Beta Sigma Phi

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*Beta Sigma Phi
ΒΣΦ
The official crest of Beta Sigma Phi.
Founded April 30, 1931; 83 years ago (1931-04-30)
Abilene, Kansas
Type Social
Scope International

 United States, Germany, Canada, Zimbabwe
Motto Life, Learning and Friendship
Colors      Black and
     Gold
Symbol the Torch
Flower Yellow Rose
Chapters 12,500+
Headquarters 1800 W. 91st Place
Kansas City, Missouri 64114, USA
Homepage http://www.betasigmaphi.org/

Beta Sigma Phi International (ΒΣΦ) is a non-academic sorority with 200,000 members in chapters around the world. Founded in Abilene, Kansas, in 1931 by Walter W. Ross, the organization has spread to every state of the United States, to every Canadian province, and to 30 other countries. The sorority was founded for the social, cultural, and civic enrichment of its members. Members have donated approximately $1 million to medical research and treatment through The Endowment Fund.[1]

History[edit]

Beta Sigma Phi is primarily a social and cultural organization that incorporates service as part of its activities. The motto for Beta Sigma Phi is Life, Learning and Friendship. Service is done locally and internationally and is a tribute to the character of the members. The cultural programs are important in Beta Sigma Phi. They are the basic element of the organization. Through these programs each member is encouraged to grow personally, while at the same time participating in the growth of her sisters. They are designed to broaden personal knowledge and understanding of self, friends, and the world. As a member of Beta Sigma Phi it is in our nature not only to give the best that is in us to ourselves and our sorority, but to give the best that is in us to our world.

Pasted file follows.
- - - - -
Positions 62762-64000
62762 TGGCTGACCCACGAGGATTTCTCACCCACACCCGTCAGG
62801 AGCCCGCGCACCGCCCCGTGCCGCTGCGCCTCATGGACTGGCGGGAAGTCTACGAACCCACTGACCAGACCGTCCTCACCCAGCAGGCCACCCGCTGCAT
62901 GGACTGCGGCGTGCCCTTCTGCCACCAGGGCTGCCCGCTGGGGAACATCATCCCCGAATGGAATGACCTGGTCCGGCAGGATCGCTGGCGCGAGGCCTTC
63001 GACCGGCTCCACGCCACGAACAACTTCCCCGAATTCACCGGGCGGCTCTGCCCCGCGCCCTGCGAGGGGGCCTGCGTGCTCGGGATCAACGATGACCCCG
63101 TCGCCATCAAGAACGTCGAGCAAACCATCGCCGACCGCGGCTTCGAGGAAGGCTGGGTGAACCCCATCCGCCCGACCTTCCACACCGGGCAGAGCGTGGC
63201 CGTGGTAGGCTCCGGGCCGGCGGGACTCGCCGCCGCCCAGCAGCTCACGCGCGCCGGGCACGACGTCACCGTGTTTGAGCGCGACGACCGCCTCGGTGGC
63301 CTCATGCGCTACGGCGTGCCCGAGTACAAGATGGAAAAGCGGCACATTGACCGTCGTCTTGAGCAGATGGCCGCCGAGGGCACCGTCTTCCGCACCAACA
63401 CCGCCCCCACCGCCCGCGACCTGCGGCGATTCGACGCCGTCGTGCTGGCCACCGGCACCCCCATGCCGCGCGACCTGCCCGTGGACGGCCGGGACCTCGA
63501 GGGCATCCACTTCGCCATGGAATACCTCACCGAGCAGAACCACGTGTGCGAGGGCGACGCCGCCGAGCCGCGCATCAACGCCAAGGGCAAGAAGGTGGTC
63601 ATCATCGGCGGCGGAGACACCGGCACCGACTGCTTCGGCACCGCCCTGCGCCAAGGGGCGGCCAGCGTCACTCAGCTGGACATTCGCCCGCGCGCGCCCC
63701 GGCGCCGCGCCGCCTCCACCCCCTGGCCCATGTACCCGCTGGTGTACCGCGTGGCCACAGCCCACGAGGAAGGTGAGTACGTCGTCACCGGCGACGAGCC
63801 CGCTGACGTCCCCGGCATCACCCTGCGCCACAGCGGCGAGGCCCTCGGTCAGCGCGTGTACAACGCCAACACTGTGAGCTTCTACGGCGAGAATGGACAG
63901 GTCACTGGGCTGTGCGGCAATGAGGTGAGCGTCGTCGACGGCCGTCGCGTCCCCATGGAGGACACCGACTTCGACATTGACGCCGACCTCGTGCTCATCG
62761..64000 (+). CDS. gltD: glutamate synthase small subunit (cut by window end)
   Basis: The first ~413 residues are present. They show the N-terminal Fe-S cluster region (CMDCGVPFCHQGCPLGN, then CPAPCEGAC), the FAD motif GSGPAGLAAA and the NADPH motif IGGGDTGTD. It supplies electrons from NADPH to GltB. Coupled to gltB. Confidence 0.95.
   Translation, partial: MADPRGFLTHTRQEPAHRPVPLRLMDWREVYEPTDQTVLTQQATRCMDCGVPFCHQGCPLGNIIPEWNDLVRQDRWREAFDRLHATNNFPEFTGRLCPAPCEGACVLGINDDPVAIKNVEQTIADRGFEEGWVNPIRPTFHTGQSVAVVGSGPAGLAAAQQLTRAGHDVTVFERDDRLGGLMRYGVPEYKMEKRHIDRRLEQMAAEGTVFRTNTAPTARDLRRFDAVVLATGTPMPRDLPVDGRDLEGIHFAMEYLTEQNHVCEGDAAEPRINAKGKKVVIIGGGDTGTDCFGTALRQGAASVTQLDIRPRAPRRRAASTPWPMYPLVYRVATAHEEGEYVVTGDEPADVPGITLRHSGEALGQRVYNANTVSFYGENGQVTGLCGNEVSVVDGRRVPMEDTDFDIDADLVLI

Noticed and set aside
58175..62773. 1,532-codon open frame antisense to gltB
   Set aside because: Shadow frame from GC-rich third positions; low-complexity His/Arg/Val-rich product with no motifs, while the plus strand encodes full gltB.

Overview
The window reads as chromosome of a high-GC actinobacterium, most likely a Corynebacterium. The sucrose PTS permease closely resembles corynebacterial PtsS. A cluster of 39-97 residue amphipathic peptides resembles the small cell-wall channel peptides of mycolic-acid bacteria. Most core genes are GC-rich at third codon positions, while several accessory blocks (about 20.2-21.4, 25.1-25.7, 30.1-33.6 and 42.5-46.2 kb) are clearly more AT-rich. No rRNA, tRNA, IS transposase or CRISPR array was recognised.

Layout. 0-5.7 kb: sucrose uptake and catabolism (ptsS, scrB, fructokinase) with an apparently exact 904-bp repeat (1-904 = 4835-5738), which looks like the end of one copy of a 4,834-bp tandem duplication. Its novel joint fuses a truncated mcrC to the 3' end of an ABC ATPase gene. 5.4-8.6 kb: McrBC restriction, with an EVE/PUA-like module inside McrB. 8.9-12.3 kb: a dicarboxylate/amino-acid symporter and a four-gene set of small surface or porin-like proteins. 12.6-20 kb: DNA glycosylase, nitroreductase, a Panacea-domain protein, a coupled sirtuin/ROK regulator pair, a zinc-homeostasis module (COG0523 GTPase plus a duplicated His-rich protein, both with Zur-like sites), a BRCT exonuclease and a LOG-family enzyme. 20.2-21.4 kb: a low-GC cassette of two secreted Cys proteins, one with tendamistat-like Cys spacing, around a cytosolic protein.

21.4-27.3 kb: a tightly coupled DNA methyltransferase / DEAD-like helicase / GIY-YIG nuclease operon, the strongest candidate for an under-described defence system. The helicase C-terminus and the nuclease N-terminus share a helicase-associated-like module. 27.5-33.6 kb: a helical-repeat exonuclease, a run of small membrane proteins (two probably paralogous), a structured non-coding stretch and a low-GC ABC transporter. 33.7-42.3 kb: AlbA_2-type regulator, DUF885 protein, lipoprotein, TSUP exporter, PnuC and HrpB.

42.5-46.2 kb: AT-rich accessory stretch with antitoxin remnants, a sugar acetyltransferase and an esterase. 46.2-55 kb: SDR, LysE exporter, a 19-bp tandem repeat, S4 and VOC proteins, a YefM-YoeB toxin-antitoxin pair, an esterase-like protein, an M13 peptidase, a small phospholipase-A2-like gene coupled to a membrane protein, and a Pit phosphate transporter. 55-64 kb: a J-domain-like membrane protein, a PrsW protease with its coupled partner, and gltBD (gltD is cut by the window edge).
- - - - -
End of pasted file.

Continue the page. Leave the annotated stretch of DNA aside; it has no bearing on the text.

In April 1932 Beta Sigma Phi was incorporated under a charter granted by the state of Missouri. Today, Beta Sigma Phi is a nonprofit corporation which maintains a contract with Walter W. Ross & Company for complete business management of all its affairs. In addition to the International Constitution each chapter composes its own set of bylaws. The Torch is the official magazine of Beta Sigma Phi and has grown from a four-page bulletin to a magazine of thirty-two pages which publishes stories and poems by members, personality sketches of its International Honorary Members and others, runs contests for short stories, and poetry. The Torch continues to provide a connecting link between active members, all of whom receive it as a part of their membership. It is an important source of information about the organization.